Perhaps the biggest reason is improved accessibility. In the same way that you’d provide easy access for people with wheelchairs, you should go out of your way to make international visitors feel welcome. It’s particularly important if you’re live streaming your event or holding a virtual conference, because then the geographical barriers are less of an issue and there may be more demand for another language.
There’s also the fact that it broadens your available list of speakers and allows you to tap into local talent, which can be particularly important if you’re covering the kinds of subject matter where local expertise is important. For example, if you’re holding a conference covering trade between the United States and Mexico, you’d be crazy not to provide Spanish/English and vice versa translation and to invite both Mexican and American speakers to share their viewpoints.
You should also bear in mind that even though English is typically considered to be the lingua franca of business, it can still be difficult to understand technical concepts when they’re not in your native language. Going back to that previous example, there’s a good chance that many of your Mexican speakers and visitors will also speak English. However, providing live translation gives them the option of switching to their native language if they’re struggling to keep up or if speakers are finding it hard to get their point across.
Should You Provide Live Translation at Conferences?
As we said at the start of this article, the answer to this question largely comes down to personal preference and your individual circumstances. Only you can decide whether live translation makes sense for you, and you’ll want to think about factors such as the demographic makeup of your visitors and how large your conference will be. Obviously, there’s no point offering live translation if there are only going to be fifty attendees and they all speak the same language.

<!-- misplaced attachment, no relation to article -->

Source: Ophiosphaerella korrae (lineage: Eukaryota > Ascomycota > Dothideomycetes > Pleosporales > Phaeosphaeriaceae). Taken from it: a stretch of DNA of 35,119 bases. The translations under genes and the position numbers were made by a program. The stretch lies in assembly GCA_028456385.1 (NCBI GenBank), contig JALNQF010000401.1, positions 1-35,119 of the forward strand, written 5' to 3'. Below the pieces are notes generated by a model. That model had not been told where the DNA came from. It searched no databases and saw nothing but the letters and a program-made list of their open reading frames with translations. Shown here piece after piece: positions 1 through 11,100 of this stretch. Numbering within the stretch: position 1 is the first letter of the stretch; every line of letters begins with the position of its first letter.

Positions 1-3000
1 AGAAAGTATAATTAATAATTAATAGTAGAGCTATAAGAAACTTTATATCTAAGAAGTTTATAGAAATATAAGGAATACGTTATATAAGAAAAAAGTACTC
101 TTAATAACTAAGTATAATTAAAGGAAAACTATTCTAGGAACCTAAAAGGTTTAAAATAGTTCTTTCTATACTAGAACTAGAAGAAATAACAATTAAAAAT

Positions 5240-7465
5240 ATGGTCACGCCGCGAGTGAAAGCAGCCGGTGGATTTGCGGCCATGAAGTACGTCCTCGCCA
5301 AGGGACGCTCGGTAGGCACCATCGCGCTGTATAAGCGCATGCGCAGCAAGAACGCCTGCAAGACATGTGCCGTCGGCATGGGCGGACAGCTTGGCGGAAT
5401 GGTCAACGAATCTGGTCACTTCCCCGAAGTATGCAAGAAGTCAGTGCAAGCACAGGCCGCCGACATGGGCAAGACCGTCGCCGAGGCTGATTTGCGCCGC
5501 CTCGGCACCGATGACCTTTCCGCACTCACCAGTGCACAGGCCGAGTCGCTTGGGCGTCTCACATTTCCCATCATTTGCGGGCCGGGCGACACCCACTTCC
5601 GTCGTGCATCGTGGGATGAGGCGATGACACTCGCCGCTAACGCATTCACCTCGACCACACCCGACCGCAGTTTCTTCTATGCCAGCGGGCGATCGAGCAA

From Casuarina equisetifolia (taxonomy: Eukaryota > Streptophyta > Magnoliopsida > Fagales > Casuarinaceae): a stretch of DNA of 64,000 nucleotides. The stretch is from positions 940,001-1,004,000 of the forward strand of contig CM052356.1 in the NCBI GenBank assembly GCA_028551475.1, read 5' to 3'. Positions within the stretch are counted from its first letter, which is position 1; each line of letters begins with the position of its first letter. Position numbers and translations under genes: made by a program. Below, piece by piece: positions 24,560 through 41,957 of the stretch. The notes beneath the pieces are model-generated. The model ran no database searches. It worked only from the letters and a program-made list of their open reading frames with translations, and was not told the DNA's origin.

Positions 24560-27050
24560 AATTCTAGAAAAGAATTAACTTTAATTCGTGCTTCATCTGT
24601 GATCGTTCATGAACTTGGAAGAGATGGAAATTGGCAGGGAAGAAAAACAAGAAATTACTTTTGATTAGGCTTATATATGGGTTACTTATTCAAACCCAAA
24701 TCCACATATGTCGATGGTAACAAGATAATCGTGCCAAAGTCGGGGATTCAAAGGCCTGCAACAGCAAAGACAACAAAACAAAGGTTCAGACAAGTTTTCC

One thing to bear in mind is that it can be easy to get carried away and to try to provide translation for multiple languages. That’s generally a bad idea because as well as causing your costs to skyrocket, it also offers diminishing returns. You’re generally better off focusing on just the one or two most popular secondary languages amongst your audience.
As a general rule, it’s best to err on the side of caution and refrain from providing live translation, as that will help keep your costs down. You’ll know when live translation is a good idea, if only because people will be asking you whether it’s going to be available. Listen to your attendees, listen to your speakers and make live translation an important part of your preparation as and when it seems to make sense to you.
Now that you’ve heard our thoughts, we want to hear from you. Be sure to let us know your thoughts in the comments so that we can keep the discussion going.
In particular, we’d love to hear if you’ve offered live translation at your own events, so that you can let us know how it went. And in the meantime, be sure to follow us on your social networking sites of choice and to check back often for more. We’ll see you soon!
This was originally posted on SpeakerHub Skillcamp.